Assassination of Qassem Suleimani will likely come back to haunt Trump

By | January 3, 2020

The New York Times reports:

For a president who repeated his determination to withdraw from the caldron of the Middle East, the strike that killed Maj. Gen. Qassim Suleimani, who for two decades has led Iran’s most fearsome and ruthless military unit, the Quds Force, means there will be no escape from the region for the rest of his presidency, whether that is one year or five. Mr. Trump has committed the United States to a conflict whose dimensions are unknowable, as Iran’s supreme leader, Ayatollah Ali Khamenei, seeks vengeance.

“This is a massive walk up the escalation ladder,” wrote Charles Lister of the Middle East Institute. “With Suleimani dead, war is coming — that seems certain, the only questions are where, in what form and when?”

Bruce Riedel, the former C.I.A. officer who spent his life studying the Middle East, and is now at the Brookings Institution, said, “The administration is taking America into another war in the Middle East, bigger than ever.”

Yet it may not be a conventional war in any sense, since the Iranians’ advantage is all in asymmetric conflict. [Continue reading…]

Al Jazeera reports:

Iraqi paramilitary chief Abu Mahdi al-Muhandis, killed early on Friday in a US air strike in Baghdad, was seen as Tehran’s man in Iraq and a sworn enemy of the United States.

Al-Muhandis – the widely-used nom-de-guerre for Jamal Jaafar al-Ibrahimi – was among the crowds of PMF members and supporters that protested at the embassy on Tuesday.

Known for his strong anti-US rhetoric during the US-led occupation of Iraq, al-Muhandis, 56, also built up close ties to Iran over decades.

“Muhandis was demonstrative of how Iran built its network of proxies in Iraq,” said Phillip Smyth, a US-based researcher focused on Shia armed groups, as cited by AFP news agency.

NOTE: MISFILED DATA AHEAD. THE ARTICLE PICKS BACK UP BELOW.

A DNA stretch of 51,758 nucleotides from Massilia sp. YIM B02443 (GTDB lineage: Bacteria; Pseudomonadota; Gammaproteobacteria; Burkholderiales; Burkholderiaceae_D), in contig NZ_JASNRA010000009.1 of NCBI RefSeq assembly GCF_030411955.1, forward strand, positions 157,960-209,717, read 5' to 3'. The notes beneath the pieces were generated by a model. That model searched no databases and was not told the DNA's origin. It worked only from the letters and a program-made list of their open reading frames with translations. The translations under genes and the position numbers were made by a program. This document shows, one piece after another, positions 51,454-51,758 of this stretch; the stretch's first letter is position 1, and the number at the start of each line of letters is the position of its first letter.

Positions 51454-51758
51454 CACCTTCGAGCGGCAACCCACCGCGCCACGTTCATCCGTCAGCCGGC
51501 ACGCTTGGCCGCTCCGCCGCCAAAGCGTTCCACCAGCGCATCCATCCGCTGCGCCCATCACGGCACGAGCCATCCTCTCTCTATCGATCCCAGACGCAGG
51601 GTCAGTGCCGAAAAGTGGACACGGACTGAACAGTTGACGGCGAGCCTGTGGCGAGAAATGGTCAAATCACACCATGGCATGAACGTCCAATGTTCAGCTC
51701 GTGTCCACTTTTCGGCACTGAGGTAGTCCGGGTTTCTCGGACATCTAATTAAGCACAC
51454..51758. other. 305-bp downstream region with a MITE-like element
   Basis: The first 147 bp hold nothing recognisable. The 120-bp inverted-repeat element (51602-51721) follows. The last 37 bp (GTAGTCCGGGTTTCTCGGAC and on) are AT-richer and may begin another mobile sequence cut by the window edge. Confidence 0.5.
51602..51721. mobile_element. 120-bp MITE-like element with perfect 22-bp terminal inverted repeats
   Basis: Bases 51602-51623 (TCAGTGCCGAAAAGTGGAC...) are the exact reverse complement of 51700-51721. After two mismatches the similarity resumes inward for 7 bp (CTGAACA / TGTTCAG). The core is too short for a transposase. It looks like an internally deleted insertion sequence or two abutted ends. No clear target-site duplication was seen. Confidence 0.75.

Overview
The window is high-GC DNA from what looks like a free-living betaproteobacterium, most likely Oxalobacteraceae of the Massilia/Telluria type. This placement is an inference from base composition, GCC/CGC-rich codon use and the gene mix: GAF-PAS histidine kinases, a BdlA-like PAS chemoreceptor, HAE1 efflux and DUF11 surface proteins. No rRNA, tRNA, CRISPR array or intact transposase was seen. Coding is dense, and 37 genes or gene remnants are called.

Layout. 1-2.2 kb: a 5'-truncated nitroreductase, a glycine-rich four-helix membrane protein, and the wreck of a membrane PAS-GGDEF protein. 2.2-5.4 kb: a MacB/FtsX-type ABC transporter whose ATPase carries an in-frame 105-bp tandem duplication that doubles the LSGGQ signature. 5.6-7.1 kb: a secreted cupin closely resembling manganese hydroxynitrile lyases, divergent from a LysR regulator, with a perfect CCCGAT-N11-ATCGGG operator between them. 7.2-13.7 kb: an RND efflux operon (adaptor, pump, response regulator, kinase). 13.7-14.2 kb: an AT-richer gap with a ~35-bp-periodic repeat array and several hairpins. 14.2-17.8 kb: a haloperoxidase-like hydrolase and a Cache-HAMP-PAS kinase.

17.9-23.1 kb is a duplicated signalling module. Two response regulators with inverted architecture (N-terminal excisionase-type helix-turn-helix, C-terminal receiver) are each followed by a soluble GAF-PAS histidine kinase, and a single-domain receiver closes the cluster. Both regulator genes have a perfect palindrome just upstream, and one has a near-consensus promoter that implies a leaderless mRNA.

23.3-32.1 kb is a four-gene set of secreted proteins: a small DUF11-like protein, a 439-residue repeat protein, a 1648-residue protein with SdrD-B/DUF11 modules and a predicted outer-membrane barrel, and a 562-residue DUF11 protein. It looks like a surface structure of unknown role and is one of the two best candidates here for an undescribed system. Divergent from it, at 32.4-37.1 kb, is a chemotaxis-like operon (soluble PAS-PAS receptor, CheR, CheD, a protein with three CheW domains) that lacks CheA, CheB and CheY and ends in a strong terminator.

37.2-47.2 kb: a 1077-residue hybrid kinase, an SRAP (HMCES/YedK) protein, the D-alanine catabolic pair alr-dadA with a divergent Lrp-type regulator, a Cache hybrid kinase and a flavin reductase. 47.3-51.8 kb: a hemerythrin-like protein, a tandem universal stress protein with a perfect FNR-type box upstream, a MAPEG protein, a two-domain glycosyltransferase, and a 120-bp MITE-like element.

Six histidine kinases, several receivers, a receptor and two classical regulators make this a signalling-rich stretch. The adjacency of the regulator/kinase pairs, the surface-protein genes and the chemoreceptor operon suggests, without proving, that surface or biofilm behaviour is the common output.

“He has history with basically every major network Iran had in Iraq. You would not have found a stronger ideal” of Iran’s influence in the country, he said. [Continue reading…]

Mohammad Ali Shabani writes:

Some will characterise the killings as a huge blow to Iran’s proxy capabilities and wider policy in the region. But such an approach ignores how the Iranian system is structured.

Suleimani’s successor as Quds force leader – his long-time deputy Esmail Qaani – was announced within 12 hours of his death. And while Suleimani was charismatic and played a personal role in cultivating many of Iran’s relationships in the region, those ties do not rely on him alone. Rather they are the product of extensive and deep bonds that often go back decades and, in many instances, involve family ties.

Suleimani was well aware of the dangers of the job: as was his singular boss, Ayatollah Ali Khamenei, who in years past deemed him a “living martyr”. So succession planning was never far from his mind. Indeed, 62-year-old Suleimani gave his younger lieutenants considerable operational authority. In practice, this has meant the elevation of a new generation of Quds force operatives, some of whom Suleimani had already begun positioning in vital posts: a case in point is Iraj Masjedi, the current Iranian ambassador to Iraq.

So what comes next? Predictably, the Iranian authorities have promised “severe retaliation”. How that unfolds in practice is anyone’s guess. There is certainly no shortage of US targets in the region. But Suleimani may have, with his death, already have achieved the greatest revenge of all, and without firing a single bullet: namely, his ultimate objective of ending the US military presence in Iraq. [Continue reading…]

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